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Homeowners often call us with concerns about strong sewer odors suddenly occurring in their houses. They immediately assume there may be a problem with their septic system, but most of the time, that is fortunately not the case. Here are a few of the most common causes and what can be done about them.

P-Traps

Most of the drains in your home like sinks, showers, tubs, washing machines, and floor drains, have a simple mechanism known as a P-trap. P-traps are curved, U-shaped pipes designed to always have a small amount of water resting in the bottom. This water provides a vapor barrier that keeps sewer gasses from rising back up through the drains and into your home.

If your house has been vacant, or if you have an extra bathroom that no one has used for a long time, the P-traps can dry out, allowing sewer gases to escape into the house.

This has an easy solution: Simply run water in all drains periodically to ensure there is always water in the P-traps. If you’re going to be gone for several weeks or months, you can also add a teaspoon of vegetable oil to the drain – just enough to form a thin layer on top of the water in the P-trap. This oil layer will protect the water from evaporating and easily break up when the drain is used again. Just don’t overdo it!

Once you have rehydrated the offending P-trap, the odor should dissipate after a day or two. If it continues to come from a specific drain, remove the grate, clean the drain, and use disinfectant to kill any lingering bacteria.

Toilet Flanges

When a home is built, flanges are installed on the surface of the bathroom floors to which toilets are bolted. A thick wax ring is then used to seal the base of the toilet against the flange.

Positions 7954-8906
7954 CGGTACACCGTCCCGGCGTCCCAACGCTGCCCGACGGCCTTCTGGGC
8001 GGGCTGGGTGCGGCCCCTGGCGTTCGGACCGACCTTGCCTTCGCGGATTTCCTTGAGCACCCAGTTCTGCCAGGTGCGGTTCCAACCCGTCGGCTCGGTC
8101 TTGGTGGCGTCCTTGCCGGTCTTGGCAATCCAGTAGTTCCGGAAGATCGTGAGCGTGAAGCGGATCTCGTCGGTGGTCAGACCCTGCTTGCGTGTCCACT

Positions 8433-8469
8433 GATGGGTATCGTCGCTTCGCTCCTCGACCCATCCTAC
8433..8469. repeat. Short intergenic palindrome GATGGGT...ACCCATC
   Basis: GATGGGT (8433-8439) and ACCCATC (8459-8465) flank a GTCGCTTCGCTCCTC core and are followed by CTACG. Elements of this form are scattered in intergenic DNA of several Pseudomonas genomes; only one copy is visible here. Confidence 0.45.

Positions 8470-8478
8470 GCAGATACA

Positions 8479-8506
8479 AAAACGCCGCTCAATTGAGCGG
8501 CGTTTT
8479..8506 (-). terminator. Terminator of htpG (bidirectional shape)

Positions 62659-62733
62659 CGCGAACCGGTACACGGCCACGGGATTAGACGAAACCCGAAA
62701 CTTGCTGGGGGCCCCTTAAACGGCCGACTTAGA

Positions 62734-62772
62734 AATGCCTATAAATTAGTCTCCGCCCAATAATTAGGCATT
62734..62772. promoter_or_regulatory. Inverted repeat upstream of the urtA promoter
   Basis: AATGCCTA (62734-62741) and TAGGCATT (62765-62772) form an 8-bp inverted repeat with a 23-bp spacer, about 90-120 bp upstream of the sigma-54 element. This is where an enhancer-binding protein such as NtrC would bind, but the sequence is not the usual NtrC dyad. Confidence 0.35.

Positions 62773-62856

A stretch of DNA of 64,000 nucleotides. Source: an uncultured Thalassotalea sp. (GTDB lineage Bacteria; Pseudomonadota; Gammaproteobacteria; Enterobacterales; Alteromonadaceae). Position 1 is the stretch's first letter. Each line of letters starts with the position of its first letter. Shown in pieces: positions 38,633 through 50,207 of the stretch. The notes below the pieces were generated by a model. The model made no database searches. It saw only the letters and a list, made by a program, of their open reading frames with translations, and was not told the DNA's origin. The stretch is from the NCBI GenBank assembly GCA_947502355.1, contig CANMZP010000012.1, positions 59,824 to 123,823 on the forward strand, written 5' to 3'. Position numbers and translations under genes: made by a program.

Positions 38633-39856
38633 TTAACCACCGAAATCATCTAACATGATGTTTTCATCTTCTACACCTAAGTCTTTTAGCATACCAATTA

Interestingly, toilets are different than any other drains in the house, in that they have straight pipes instead of P-traps. This is because the toilet’s construction is already designed like a P-trap. So assuming there is water in the bowl and tank, the only place that could be leaking sewer odors is at the flange. There are two common scenarios for this:

The first is that, after many years of use, the wax ring will slowly dry out and begin to crack. The toilet won’t leak at the base when you flush because it’s shaped like a funnel and hovers over the flange. You may notice small water leaks at the same time, but usually only if the plumbing backs up. The sewer odors, however, are a gas and will begin to escape between the flange and the toilet. Replacing the wax ring is a very easy and inexpensive fix you can do yourself, which should take care of any odors.

The second is when homeowners decide to upgrade an old bathroom and install new tile flooring without taking into account the difference in thickness from things like backer board, cement, and tile. In some instances people have added nearly a full inch to the height of the floor. If the flange is still where it was originally, there will be a gap where vapors can escape.

The remedy is to install a jumbo wax ring, which is on the same shelf in your hardware store and costs just a fraction more than the standard wax ring. This will fill in that extra gap, give you a good seal at the base of the toilet, and should eliminate your odor problem.

Sewer Vents